Antithrombotic and bleeding effects of glycosaminoglycans with different degrees of sulphation Academic Article uri icon

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abstract

  • We recently reported that the in vitro anticoagulant activities of dermatan sulphate and heparan sulphate were improved with increased sulphation. In this study we determined how the degree of sulphation of glycosaminoglycans influences their antithrombotic and bleeding effects in vivo. We compared the antithrombotic effects of each glycosaminoglycan by measuring their ability to inhibit experimentally-induced thrombus formation in rabbit jugular veins. The bleeding effect of each glycosaminoglycan was measured by comparing their ability to increase the amount of 51Cr-blood lost from five standardized cuts in rabbit ears. Increased sulphation only improved the antithrombotic effects of dermatan sulphate and heparan sulphate. In contrast, increased sulphation enhanced the blood loss associated with all the glycosaminoglycans evaluated. We conclude that the antithrombotic effects of heparan sulphate and dermatan sulphate can be enhanced by increased sulphation, but that the improved antithrombotic effects are compromised by the concomitant increase in bleeding side-effects.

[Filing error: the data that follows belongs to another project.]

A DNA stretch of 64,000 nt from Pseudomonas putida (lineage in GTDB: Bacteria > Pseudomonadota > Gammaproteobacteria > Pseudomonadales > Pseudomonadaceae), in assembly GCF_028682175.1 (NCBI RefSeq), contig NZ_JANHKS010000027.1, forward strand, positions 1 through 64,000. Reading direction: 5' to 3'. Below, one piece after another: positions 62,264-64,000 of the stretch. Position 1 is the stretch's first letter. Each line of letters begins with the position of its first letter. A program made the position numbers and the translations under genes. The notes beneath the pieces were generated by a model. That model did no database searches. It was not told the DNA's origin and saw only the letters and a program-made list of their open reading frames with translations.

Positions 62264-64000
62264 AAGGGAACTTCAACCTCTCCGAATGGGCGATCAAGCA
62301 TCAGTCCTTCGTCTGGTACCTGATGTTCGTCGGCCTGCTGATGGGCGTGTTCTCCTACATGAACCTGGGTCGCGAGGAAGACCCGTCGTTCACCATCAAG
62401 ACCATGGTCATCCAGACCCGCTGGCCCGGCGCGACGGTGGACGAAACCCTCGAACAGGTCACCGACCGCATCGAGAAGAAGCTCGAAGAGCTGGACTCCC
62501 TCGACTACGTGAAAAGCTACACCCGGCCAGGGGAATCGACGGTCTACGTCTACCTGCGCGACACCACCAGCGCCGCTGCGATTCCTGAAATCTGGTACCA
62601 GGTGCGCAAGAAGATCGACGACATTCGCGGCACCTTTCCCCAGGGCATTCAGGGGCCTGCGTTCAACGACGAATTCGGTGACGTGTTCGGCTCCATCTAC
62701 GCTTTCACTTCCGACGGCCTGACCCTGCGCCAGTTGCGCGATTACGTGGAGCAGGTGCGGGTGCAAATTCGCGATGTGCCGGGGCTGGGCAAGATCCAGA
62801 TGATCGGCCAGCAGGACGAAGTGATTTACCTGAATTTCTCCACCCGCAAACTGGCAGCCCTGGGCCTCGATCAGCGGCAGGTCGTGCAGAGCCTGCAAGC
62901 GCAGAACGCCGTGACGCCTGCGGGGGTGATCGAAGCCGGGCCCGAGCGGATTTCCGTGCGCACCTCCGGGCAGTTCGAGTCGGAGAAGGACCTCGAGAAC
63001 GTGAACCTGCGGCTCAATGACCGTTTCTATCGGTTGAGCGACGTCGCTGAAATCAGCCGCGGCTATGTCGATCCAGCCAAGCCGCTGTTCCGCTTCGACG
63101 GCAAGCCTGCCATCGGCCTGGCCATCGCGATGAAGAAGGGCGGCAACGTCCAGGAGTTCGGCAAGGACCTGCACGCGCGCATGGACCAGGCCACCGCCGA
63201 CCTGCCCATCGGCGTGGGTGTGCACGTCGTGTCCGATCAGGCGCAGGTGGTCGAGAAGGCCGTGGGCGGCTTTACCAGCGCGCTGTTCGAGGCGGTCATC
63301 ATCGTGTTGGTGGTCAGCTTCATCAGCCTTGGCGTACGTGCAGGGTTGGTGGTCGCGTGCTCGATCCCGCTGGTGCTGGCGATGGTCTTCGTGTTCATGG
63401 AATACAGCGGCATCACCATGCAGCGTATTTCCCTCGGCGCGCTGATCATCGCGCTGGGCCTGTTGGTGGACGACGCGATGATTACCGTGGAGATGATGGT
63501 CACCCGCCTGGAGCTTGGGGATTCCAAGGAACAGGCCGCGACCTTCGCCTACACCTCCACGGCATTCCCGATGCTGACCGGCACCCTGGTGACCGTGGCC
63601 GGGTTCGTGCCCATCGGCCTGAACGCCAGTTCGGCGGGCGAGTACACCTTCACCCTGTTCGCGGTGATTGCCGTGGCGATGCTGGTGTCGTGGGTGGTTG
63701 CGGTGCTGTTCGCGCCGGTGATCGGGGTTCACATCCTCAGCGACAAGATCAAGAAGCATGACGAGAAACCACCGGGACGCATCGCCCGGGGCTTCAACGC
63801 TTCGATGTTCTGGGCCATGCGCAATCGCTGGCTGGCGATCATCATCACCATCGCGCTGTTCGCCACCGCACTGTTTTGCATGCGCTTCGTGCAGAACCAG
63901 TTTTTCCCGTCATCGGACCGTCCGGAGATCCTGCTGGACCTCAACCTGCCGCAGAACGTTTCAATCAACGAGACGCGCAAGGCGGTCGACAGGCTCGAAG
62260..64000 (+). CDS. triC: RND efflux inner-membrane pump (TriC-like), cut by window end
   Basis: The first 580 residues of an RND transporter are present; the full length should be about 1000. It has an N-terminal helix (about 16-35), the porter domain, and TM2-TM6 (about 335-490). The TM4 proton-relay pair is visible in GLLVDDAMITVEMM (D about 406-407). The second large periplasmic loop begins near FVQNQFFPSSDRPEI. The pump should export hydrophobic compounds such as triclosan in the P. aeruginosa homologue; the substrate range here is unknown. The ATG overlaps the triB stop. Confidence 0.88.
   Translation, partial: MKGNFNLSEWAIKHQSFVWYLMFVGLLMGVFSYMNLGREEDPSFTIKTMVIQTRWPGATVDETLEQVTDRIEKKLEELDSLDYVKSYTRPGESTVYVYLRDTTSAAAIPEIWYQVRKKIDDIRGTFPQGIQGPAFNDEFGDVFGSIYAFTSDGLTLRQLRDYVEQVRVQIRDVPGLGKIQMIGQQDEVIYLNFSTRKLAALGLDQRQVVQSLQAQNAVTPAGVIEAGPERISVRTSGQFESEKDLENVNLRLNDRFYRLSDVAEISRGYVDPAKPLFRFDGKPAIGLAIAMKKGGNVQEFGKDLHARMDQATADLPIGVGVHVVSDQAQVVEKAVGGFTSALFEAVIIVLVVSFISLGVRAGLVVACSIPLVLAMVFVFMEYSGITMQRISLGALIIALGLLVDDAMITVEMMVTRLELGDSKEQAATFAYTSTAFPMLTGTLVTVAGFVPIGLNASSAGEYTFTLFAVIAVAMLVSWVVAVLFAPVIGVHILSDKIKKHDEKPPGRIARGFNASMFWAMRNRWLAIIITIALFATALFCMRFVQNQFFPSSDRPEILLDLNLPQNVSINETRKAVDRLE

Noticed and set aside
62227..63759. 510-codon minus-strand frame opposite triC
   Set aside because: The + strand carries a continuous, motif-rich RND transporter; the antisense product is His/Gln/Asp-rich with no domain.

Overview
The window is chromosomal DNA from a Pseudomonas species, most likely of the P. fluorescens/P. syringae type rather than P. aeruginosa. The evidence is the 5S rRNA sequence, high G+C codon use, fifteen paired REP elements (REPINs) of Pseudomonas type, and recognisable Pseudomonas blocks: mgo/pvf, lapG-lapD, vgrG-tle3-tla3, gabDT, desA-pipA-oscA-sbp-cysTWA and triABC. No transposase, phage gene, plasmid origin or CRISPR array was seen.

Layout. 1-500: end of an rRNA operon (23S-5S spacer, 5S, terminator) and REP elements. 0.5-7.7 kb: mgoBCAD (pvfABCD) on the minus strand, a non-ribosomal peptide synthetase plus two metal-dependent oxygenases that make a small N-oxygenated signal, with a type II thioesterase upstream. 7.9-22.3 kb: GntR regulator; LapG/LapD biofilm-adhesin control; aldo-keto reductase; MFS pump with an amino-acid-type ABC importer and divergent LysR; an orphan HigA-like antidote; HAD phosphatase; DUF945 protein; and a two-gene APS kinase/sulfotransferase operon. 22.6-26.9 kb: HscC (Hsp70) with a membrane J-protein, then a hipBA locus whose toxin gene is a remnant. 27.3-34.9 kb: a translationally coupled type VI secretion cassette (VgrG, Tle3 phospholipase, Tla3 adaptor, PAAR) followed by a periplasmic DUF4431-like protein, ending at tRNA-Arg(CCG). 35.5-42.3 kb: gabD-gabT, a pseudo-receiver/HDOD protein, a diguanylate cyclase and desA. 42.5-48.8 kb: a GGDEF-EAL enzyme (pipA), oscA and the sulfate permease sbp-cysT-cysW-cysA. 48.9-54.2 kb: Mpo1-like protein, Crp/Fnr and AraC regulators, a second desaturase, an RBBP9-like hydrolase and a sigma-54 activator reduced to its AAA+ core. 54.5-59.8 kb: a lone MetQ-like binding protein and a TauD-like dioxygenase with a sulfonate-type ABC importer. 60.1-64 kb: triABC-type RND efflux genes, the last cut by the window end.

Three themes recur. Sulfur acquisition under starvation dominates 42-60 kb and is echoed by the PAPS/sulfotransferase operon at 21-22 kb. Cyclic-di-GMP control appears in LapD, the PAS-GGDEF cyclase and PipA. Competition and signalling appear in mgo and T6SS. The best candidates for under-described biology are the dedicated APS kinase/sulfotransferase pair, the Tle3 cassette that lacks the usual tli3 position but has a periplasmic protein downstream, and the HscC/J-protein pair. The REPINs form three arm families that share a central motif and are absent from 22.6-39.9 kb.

publication date

  • February 1989